Iain Galbraith’s really skillful translations of the German poet Jan Wagner have just won the Popescu European Poetry Prize. Wagner’s poems brew a formal brilliance (Karen Leeder remarks in her Introduction to Arc’s Self-Portrait with a Swarm of Bees, that “virtuoso” is the compliment most often applied to him) with an intense concentration on really existing things. In the German tradition, of course, such a meticulous and sensual evocation of things (‘die Dinge’) harks back to Rilke’s advice in the ninth of his Duino Elegies (1922):
Perhaps we are here to say: house,
bridge, fountain, gate, jug, fruit tree, window –
at most: column, tower . . .
Rilke’s cycle of poems arrives at this conclusion (“Praise this world to the angel, not some / inexpressible other”) not at all in the spirit of defeat but in a celebratory mood because it is only through honest interaction with the world that we define and refine our sense of ourselves. Equally and dialectically, through, our emotional and artistic responses to the world of things we are able to translate the inanimate and unconscious world into something more significant, lasting, spiritualized.
And these things, which live by passing away,
acknowledge your praise of them, as they vanish,
they look to us to deliver them, we, the most
fleeting of all. They long for us to change them,
utterly, in our invisible hearts – oh, endlessly,
to be within us – whoever, at last, we may be.
It is just this ebb and flow between self and other, each re-defining the other, each growing in response to the other, that Wagner seems intent on recording. But it’s not always an easy process as the poem ‘Mushrooms’ suggests. The narrator must listen for the snap of a twisted stem as if cracking a safe, “hoping for the right combination”. But when the right balance (I’m afraid it has to be this dull-seeming word) is achieved between active exploration and passive sensitivity then two worlds are miraculously joined.
But we need not get too po-faced about the process. Wagner suggests a tea-bag might help us envisage it. In two haikus, he wryly evokes both facets of such communion in a religious visionary and a rope-dangling, Indiana Jones-type adventurer:
draped only in a
sackcloth mantle. the little
hermit in his cave
a single thread leads
to the upper world. we shall
give him five minutes
Wagner reflects the often rebarbative nature of the process partly through typographical choices, abandoning capital letters throughout (a far more disturbing move in German, of course, which capitalizes all nouns, all things). It’s also reflected in the choice of fruit in ‘Quince Jelly’. Knobbly and ugly, even ripe quinces are inedible when raw, astringent and tough. Wagner acknowledges the “tough and foreign” quality of the fruit and its taste which makes “our palates baulk”. Yet the human work invested in the transformative domestic process yields great rewards:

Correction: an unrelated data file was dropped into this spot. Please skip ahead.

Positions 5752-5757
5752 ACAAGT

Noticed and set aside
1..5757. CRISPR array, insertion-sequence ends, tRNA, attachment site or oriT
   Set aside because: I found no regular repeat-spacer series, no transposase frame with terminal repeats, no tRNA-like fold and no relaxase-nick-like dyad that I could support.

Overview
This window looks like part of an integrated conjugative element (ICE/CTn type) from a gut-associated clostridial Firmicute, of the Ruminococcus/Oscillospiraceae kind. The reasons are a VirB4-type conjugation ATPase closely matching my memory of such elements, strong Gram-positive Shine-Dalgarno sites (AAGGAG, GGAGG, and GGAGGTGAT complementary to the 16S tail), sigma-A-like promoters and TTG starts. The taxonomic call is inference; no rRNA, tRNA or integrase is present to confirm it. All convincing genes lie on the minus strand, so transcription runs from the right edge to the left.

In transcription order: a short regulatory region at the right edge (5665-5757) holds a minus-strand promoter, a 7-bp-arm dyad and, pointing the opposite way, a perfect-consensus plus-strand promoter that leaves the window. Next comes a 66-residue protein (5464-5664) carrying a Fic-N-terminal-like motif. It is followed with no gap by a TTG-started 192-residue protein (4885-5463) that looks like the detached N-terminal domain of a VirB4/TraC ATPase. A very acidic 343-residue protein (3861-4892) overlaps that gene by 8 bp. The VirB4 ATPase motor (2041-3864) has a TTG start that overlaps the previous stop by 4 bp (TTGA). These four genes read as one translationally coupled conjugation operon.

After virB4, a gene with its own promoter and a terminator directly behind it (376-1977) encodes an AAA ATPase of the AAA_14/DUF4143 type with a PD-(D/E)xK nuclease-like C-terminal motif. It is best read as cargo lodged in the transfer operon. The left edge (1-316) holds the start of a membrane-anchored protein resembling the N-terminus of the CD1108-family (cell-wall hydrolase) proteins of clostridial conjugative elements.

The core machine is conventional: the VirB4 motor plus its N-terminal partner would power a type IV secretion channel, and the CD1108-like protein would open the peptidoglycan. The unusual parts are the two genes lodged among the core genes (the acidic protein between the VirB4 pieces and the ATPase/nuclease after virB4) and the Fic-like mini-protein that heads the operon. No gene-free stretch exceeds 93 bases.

quinces, jellied, lined up in bellied jars on
shelves and set aside for the darkness, stored for
harsher days, a cellar of days, in which they
shone, are still shining.
Such meticulous observation and sensual details held in the form of verse ensure Wagner’s things are always more than themselves and here the quince jelly is a poem, much like Wordsworth’s daffodils, an accumulation of “wealth” to flash upon “that inward eye” in days and years to come.
Wagner also chooses a ‘Chameleon’ to represent the poet. Describing the creature’s curved tail as a “pastoral staff” raises the spiritual stakes with a wonderfully light touch. The animal’s perceptive acuity is likewise explored with its tongue like a “telescope”, snapping up the “constellation” of a dragonfly. Its eye is a “fortress” yet contains a flickering pupil; an indefinable restlessness is suggested by its shed skin like “an outpost or long-discarded theory”. Most tellingly, the chameleon’s independently moving eyes enable Wagner to suggest the balance of both centrifugal and centripetal thrusts of the true perception: the animal gazes “simultaneously at the sky / and the ground, keeping his distance / from both”.
The title poem of Arc’s selection (taken from 5 collections between 2001-2014) is another portrait of the poet. ‘Self-Portrait with a Swarm of Bees’ has the narrator wearing an ever-accumulating beard of swarming bees. The risks and dangers are part of the point but the poem focuses on the accumulating “weight and spread”, suggesting the swarm extends and adds to the narrator in some intrinsic way. Indeed, he becomes “the stone-still centre of song”. In the next quatrain, the passive singer is converted into an “ancient knight” arming for battle, yet he does not either advance or retreat:
just stands there gleaming, with barely a hint
of wind behind the lustre, lingering breath,
and only vanishing becomes distinct.
This teasing last line (“und wirklich sichtbar erst mit dem verschwinden”) is best understood again through Rilke. Auden affectionately ribbed Rilke as a poet whom “die Dinge bless, / The Santa Claus of loneliness” but it is in the challenge to self confronted through honest encounters with the world of things that we re-make and re-define our sense of self. Here is the idea expressed in Rilke’s Sonnet to Orpheus, 2, 13:
To the used up – to all Nature’s musty and mute,
its brimming storehouse, its inexpressible sum –
joyously add yourself and the account’s done.
Hear Galbraith read ‘December 1914’ below: